Uchicago

Shelter from the storm

By Laura Demanski, AM'94

Seasons is the title of artist Libby Chaney’s fabric installation that currently graces Rockefeller Memorial Chapel (it will be up through March 3). So it was fitting that on February 1, the morning Chaney delivered the sermon at the chapel’s Sunday service, Chicago was in the middle of the fifth-biggest blizzard in its history.

The snow lay heavy over everything and was still falling hard. Living a half-dozen blocks from Rockefeller, I was happy to be close enough to reach the service on foot, and equally happy for a reason to venture out into the white, white world.

About 25 others were getting warm and dry inside the chapel, looking pleased to be there too. The service marked Candlemas, “time of lighting candles in the depth of winter, time of pausing at the halfway point between the winter solstice and spring equinox,” according to the bulletin I was given as I walked in. Elizabeth Davenport, dean of Rockefeller Chapel, led the congregation.

It was a service for the senses. For the eye, there were Chaney’s evocative, colorful wall hangings—hundreds of fabric scraps composed into scenes of spring, summer, fall, winter—and the chapel’s everyday glories. For the ear, the Rockefeller Chapel Choir sang In the Beginning, Aaron Copland’s 1947 choral setting of the Genesis story, in three parts. In between, prayers from Marian Storm’s Vigil at Candlemas (1928) resonated with the scene outside more than anyone could have anticipated:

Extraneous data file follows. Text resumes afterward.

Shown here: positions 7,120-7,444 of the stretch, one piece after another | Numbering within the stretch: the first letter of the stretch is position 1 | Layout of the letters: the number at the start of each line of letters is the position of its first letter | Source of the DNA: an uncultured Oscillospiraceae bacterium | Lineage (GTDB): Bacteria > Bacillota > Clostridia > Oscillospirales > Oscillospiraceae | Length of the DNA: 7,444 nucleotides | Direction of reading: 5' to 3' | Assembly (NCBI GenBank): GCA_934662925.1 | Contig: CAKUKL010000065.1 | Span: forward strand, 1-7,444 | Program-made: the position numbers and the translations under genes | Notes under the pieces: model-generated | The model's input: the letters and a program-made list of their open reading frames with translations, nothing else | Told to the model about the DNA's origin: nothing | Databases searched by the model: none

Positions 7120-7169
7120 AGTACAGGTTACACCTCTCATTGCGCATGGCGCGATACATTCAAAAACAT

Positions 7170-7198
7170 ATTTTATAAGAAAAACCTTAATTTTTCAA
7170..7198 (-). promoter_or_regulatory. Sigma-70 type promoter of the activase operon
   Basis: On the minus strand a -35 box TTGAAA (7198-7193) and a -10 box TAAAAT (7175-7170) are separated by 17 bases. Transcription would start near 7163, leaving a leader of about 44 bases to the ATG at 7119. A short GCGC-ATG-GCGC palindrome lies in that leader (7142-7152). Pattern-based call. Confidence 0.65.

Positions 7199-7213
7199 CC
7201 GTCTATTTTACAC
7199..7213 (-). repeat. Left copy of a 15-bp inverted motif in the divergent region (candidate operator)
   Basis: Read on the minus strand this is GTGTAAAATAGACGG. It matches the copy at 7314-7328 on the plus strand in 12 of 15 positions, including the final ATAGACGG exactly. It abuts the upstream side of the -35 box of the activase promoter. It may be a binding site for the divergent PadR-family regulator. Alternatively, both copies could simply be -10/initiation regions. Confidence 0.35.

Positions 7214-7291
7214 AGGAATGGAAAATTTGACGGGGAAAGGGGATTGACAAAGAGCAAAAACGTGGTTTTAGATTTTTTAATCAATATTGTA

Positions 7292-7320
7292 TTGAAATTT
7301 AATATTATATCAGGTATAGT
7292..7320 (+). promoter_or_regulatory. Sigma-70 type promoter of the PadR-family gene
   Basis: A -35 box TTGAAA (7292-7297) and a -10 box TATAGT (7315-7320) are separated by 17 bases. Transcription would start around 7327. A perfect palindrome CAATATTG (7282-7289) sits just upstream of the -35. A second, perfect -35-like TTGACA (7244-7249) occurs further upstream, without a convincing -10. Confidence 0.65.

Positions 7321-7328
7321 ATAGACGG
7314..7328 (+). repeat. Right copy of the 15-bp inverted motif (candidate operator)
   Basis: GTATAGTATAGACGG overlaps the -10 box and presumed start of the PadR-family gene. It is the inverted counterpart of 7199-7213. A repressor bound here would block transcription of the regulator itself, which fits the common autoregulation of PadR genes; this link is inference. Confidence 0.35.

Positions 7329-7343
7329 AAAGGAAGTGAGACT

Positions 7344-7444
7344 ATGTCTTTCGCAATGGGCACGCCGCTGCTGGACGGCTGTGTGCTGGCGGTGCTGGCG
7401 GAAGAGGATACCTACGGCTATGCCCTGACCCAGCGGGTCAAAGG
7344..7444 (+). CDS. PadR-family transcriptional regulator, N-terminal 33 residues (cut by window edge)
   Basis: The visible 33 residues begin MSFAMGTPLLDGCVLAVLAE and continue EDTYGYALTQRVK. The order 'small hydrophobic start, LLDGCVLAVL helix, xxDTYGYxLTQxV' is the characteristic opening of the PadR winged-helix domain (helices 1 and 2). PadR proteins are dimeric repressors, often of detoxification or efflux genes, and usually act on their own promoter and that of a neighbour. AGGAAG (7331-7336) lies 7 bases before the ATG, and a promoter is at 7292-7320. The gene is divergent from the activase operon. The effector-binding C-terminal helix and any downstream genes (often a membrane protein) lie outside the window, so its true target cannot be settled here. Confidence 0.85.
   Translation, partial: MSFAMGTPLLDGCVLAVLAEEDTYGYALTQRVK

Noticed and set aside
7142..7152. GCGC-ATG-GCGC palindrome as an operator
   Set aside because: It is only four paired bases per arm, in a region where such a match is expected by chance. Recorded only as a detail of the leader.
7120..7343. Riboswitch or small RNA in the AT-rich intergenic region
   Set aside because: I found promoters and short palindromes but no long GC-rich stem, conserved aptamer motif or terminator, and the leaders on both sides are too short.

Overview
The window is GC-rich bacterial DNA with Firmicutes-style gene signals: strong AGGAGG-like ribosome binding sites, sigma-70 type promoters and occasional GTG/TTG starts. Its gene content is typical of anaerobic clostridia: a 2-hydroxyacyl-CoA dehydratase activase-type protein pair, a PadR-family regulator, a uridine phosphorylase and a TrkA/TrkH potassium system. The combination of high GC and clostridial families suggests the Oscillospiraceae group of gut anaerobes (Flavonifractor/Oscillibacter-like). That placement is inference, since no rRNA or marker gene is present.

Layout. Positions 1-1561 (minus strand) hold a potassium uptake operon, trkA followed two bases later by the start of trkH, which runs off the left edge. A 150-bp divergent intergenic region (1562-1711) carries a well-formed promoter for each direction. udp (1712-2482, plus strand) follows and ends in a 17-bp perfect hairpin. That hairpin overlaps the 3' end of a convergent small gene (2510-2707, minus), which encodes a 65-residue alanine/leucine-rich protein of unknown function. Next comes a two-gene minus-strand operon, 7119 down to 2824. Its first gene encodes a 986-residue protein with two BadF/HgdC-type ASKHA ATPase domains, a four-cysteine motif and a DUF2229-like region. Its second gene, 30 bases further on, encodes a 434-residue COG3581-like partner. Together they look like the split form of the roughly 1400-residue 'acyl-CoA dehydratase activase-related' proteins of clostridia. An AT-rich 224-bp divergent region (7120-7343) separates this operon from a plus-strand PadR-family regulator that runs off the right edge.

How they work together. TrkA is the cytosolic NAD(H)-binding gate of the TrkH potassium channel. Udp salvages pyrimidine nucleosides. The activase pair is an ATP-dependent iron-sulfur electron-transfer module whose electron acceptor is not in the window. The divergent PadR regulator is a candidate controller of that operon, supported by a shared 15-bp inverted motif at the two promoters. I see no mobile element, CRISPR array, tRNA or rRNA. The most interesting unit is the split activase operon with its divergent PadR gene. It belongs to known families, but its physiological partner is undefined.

My door latch is frosty—lilies of frost and palm leaves
moon-white cover the windowpane; yet I in the firelight keep
awake when under that iron crust the woodchuck drowses untroubled!
locked in his warm nest he is sound asleep.

In her sermon, Chaney spoke about all the seasons and how differently she came to think of each one after she and her husband moved from San Francisco to Cleveland recently, and in the process of making Seasons. Working on the piece in both places, she came to see spring as “full of amazing force,” the force of surging waters from the thaw and in “how powerful the shoots are that come up through the crust of the earth.” As for winter, she marveled at how Lake Erie shape-shifts under its influence. “Sometimes it looks like a patio of cut smooth rocks, sometimes it looks like a moonscape of round shapes, sometimes it looks like lace,” she said.

As I exited the chapel after the service, all I wanted to do was look and listen. The world that had transformed with the overnight snow seemed changed all over again.

Published on February 11, 2015 by The University of Chicago Magazine.

Libby Chaney with her work. Photo by Anne Ryan.